Miami University’s on-campus apartment complex, Heritage Commons, has seen its share of ups and downs during its two-year history.
In the fall of 2005, a delay in construction forced students who arrived on campus earlier than Aug. 18 to temporarily live in Anderson Hall before moving into the complex.
And now some residents are now complaining about the quality of amenities and overall state of the apartments.
Senior Devika Malhorta explained how her air conditioning is typically 10 degrees off the current temperature, that her walls are crooked in the apartment and the university provided couches are uncomfortable.
“Everything is cheap – it may look nice but it is all cheap,” Malhorta said.
In regards to signing to live in Heritage Commons for a second year, Malhorta regrets her decision.
“I wish I had moved to College Suites,” she said.
Junior Erica Mayfield and her roommates have also experienced some problems in their Heritage Commons apartment.
“We’ve noticed that the walls are really thin and we can hear everything that our neighbors are saying,” Mayfield said.
She also explained an incident that occurred in her apartment last year while her current roommates were living in the complex, in which a fire extinguisher was leaking and sent water trickling down the walls, pooling on the floor.
It was a huge inconvenience, she said, but added that the university has been generally receptive with responding to complaints.
“(The university does) their best to stay on top of everything they can,” Mayfield said.
Due to the construction delay, one junior explained that the quality of the apartments has suffered.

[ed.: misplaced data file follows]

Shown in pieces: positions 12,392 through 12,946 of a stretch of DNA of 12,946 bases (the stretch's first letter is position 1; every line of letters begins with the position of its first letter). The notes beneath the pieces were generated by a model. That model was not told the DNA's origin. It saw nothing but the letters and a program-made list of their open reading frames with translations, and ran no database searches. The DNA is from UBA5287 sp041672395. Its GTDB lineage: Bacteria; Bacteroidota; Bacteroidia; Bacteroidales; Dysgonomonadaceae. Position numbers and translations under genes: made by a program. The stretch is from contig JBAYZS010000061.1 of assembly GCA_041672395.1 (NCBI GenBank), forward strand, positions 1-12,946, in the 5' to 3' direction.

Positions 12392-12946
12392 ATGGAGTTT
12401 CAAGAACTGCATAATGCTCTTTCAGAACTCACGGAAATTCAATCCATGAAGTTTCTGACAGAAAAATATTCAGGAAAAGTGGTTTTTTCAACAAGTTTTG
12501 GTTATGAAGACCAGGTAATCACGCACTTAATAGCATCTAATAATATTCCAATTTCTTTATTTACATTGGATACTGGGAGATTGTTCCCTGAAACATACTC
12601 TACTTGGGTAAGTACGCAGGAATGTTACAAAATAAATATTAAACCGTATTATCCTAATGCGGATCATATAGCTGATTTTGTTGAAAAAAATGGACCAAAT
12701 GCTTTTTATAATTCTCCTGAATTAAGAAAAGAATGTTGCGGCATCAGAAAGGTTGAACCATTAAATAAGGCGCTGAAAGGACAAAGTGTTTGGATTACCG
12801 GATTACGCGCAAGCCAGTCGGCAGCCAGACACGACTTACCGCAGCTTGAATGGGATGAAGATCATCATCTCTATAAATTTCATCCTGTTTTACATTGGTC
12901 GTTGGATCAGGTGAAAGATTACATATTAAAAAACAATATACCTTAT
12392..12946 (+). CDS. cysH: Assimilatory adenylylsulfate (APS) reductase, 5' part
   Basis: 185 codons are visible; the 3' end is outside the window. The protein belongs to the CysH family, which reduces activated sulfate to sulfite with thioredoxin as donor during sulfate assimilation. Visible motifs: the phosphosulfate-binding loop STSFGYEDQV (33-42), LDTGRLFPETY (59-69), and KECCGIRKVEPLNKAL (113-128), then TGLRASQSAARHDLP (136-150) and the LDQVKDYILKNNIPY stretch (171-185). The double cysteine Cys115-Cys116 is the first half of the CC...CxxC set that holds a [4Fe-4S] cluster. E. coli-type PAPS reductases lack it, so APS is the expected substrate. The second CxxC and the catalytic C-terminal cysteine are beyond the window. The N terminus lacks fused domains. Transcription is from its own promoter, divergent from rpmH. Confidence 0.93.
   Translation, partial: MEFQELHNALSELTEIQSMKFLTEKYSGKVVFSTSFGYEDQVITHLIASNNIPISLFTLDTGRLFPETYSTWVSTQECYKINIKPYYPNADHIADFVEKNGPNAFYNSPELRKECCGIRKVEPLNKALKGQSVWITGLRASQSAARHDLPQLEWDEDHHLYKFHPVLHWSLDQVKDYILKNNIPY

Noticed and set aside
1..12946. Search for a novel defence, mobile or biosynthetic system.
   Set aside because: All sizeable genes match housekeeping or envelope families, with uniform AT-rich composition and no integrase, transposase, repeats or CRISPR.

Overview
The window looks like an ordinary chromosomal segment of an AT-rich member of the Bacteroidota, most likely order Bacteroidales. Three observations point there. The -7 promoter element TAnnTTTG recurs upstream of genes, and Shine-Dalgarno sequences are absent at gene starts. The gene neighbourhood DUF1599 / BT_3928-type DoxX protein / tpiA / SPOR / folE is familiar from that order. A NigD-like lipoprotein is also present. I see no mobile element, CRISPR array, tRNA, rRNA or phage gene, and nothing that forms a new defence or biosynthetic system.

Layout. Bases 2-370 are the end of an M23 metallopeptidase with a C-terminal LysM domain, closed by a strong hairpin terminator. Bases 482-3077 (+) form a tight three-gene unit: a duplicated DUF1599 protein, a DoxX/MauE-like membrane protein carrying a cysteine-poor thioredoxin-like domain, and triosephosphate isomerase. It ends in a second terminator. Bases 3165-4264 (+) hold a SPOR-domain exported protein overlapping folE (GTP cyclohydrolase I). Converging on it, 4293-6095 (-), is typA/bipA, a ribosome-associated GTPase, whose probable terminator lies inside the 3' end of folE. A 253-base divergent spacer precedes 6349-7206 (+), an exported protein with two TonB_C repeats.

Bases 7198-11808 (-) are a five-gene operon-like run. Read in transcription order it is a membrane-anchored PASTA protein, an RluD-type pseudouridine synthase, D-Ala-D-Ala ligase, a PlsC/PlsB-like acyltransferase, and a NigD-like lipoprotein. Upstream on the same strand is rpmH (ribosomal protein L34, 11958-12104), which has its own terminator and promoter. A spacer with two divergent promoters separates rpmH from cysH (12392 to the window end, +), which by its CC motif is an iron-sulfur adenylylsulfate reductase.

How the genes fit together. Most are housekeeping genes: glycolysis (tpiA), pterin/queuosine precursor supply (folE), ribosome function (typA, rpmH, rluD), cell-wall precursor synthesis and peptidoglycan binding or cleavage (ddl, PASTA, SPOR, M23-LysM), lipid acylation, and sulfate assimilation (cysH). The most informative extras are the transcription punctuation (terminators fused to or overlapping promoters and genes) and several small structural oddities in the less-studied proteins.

“At first, the stove didn’t work and we had no counter space with our microwave,” said Ryan Meyer, a junior who resides in the apartment complex.
Although Meyer experienced problems with his apartment, he said he did not regret living at Heritage Commons.
“I (feel it was worth it) because I cook every day,” he said. “It’s worth it for that.”
Another reason Meyer said he continues to live there is that Heritage Commons provides many of the same amenities as other apartment complexes in Oxford, but has a location with an inherent edge over its competition.
“(Heritage Commons’) most attractive feature is that it’s walking distance from everything,” Meyer said. “It’s still located on campus.”
The split between on- and off-campus living is how the university has been marketing Heritage Commons to students, as the complex gives a new option to students looking for more than a typical residence hall. The room rates for the apartments during the 2007-08 academic year have been set at $4,075 for a private room. Students can choose to have a meal plan as well.
“Upperclassmen want (the option of on-campus apartments),” said Pete Miller, senior assistant vice president for auxiliary enterprises. “There are plenty of juniors and seniors wanting to live (in Heritage Commons).”
In response to complaints of the quality of the complex officials from Housing, Dining and Meal Plan Services said they have had no negative responses.
Larry Fink, assistant vice president of auxiliary enterprises and housing said that he has received a lot of positive feedback from students living in Heritage Commons.
Lucinda Coveney, director of housing contracts and meal plans, agreed.
“They’re very popular and very sought after,” Coveney said.
And not all students have reported problems with Heritage Commons.
Junior Emily Yeager also said she enjoys living at complex.
Yeager said that she has not noticed a problem with kitchen
appliances and that any maintenance requests she submits are answered in a timely manner.
She added that although she has noticed a few problems with her apartment, nothing major has been wrong with it.
“I noticed a draft in the window, but its probably because my bed is next to it,” Yeager said. “(Also) the paint comes off easily, but part of that may be me.”
Yeager said she has loved living in the complex for the past two years, even though she will be living in a house next year.
Heritage Commons has the capacity to hold 430 students and has generally been filled during the first two years, according to Fink.